by Glenn Hammett, The Tracking Angle
Remember the supergroups? Sure you do! In the late sixties, if a musician had a successful backlog of material, or simply looked the part, he could combine his talent with others of similar rock-royalty status. After months of grooming and preparation, they would announce themselves to the world as the next best thing. Shortly thereafter, egos would flare and they'd break up (usually to form another, far superior supergroup-to-end-all supergroups).
Although some were less brilliant than a super-nova, a few, like Led Zeppelin, managed to change the course of rock forever.
Three decades on and supergroups are still forming, the formula trickling down into musical areas for outside the main ring of the media circus.
Obviously then, this isn't a review of Michael Jackson's pairing with Slash.
There was no fanfare with the release of EARTH ISLAND, no videos on MTV, no thirty foot statues floating up the East River, just a simple one page press release.
Still, Suspended Memories is a bonafide super group, one that managed to earn them (yikes!) New Age Recording of the Year from the National Association of Independent Record Distributors.
Coalescing the talents of Arizonian electronics virtuoso Steve Roach, Mexican ethno-ambient multi-instrumentalist, Jorge Reyes and Spain's hypnotic guitarist, Suso Saiz, Suspended Memories defines the essence of "Musique Nouvelle" in the nineties. No constraints. No compromise.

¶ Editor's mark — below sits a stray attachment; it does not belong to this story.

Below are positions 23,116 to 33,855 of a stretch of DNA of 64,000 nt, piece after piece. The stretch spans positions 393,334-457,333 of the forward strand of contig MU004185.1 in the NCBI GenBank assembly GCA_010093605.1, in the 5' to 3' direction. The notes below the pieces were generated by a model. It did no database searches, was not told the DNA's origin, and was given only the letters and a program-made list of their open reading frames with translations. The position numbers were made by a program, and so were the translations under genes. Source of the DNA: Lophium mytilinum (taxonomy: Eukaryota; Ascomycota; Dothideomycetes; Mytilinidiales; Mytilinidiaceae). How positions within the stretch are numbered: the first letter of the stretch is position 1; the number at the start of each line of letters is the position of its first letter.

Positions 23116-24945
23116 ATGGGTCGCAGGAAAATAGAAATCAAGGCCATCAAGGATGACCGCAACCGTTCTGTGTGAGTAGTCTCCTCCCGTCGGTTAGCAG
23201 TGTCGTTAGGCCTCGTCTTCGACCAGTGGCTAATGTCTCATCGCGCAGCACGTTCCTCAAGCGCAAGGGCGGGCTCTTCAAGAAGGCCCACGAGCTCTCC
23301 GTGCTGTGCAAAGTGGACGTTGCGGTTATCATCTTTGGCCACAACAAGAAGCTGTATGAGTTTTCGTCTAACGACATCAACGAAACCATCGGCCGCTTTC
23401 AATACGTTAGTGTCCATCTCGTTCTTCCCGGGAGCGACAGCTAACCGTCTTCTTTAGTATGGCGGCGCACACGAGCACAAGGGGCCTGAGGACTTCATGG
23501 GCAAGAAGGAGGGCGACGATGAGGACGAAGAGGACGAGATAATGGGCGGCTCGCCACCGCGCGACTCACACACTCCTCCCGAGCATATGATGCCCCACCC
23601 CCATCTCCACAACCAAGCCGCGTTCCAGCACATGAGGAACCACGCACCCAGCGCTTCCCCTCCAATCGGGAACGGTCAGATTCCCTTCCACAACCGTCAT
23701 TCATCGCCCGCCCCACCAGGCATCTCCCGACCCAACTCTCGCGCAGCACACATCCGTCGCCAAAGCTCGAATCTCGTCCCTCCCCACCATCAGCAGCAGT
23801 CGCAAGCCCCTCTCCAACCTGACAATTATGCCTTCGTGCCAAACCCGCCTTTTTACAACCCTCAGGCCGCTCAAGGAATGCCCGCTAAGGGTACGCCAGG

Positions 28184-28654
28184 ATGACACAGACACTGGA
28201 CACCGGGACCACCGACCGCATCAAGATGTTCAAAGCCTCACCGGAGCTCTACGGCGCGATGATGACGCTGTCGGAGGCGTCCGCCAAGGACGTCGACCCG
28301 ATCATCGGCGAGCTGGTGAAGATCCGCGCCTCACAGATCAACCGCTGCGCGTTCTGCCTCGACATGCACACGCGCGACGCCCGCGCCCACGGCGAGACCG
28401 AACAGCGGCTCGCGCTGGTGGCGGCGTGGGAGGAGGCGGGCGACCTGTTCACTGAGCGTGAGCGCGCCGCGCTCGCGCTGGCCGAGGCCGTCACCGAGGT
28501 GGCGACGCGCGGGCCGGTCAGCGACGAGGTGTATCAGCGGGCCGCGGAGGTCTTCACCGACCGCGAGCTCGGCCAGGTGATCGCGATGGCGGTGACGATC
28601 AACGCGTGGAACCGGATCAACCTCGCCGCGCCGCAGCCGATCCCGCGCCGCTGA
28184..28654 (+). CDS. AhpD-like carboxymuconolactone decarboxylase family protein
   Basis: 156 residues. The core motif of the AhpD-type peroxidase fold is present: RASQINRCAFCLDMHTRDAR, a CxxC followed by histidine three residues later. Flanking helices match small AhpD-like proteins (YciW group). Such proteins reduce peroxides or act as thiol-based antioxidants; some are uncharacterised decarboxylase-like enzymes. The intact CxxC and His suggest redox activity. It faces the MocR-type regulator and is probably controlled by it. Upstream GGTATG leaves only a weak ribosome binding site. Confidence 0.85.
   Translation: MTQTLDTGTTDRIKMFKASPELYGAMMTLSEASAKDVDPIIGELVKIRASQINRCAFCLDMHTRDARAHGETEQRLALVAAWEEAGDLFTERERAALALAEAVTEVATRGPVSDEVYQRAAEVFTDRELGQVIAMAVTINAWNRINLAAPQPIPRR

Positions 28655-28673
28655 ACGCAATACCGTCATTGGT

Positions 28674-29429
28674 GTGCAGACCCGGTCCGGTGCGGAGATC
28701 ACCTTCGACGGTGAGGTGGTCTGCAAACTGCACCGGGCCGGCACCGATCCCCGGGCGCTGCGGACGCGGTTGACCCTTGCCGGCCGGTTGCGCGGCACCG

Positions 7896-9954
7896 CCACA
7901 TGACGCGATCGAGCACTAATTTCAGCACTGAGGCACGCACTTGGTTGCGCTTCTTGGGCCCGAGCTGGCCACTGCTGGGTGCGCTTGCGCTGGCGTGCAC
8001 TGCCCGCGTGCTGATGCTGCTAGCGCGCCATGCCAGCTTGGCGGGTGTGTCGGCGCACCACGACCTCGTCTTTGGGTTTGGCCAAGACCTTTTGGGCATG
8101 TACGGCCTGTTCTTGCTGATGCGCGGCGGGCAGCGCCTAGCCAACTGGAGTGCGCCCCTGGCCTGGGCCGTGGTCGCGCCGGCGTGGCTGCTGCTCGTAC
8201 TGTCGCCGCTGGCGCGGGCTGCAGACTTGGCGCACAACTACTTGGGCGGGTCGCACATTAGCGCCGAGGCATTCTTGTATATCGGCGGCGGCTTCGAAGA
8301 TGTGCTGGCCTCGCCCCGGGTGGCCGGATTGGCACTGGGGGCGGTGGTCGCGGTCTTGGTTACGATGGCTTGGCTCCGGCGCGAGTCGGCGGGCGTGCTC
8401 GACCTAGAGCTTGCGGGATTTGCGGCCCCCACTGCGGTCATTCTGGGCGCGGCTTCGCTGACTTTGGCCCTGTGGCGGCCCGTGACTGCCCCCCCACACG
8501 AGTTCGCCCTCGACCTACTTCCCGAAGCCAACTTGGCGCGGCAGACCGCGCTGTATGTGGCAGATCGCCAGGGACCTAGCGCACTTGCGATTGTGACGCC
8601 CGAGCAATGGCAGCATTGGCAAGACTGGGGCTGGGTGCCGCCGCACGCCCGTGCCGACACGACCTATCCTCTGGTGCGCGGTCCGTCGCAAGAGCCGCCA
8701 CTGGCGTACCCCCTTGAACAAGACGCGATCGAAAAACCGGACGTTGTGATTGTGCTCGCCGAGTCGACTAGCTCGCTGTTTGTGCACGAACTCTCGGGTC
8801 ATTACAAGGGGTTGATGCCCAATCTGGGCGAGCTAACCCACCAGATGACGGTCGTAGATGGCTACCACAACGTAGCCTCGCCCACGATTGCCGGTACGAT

Roach, with almost two decades worth of solo and collaborative works, numbering in the dozens, is finally getting the recognition he deserves. If imitation is the sincerest form of flattery, Roach need look no further than the electronic section at Tower, teeming with Roachette wannabies.
Roach's signature sound, one of vast space filled with textured washes of sound, dense drones and slowly cascading notes, reflects his love of the open landscape and big sky of the Southwest.
Steve's compositions are machine-driven, yet he manages to underscore his sound with a distinct organic element using an assortment of ethnic drums and bells, didjeridoo and other sundry implements.
Beautiful, rich, velvety and warm, Roach's work is an intricate tapestry of sound that makes subsequent listenings rewarding. His music is sonically, emotionally and spiritually deep.
Where Roach's work is electronic adorned with the acoustic, the opposite is true for Jorge Reyes. With over a dozen solo efforts, Reyes is the sublime Master of tribal-ambient music. A sense of unearthed primordial memories, magic and the "Other" permeates Reycs spiritual sound rituals.
Inspired by the music of ten-thousand years past, which was handed down through the generations by native Mexican Indians, Reyes' vision, a musical journey through time and space, is singular.
Weaving his magic through his collection of thousands of authentic ancient instruments, Reyes has independently brought Pre-Hispanic music into the view of the public eye.
The sound-shamen creates for the listener a pure, undiluted peregrination to the "Logos," a dimension of reality which most people don't imagine exists. Many of today's ethnoambient artists cite Reyes as a key inspiration for the music they create. Listen to TUU, Voice of Eye or O Yuki Conjugate back-to-back with a Reyes CD, and the influence comes into full focus.
The third member of this team, Suso Saiz, is so much in demand by artists, that if duplicating machines were a reality, his would be locked into "overdrive." Saiz's guitar stylings mutate from heavy, distorted Hendrix-inspired riffs, to the delicate, jazzy (yet cosmic) style of Ash Ra's Manuel Göttsching to the hypnotic trances Robert Fripp invented on the Fripp and Eno collaborations. Saiz rakes experimental guitar well into the twenty-first centuty.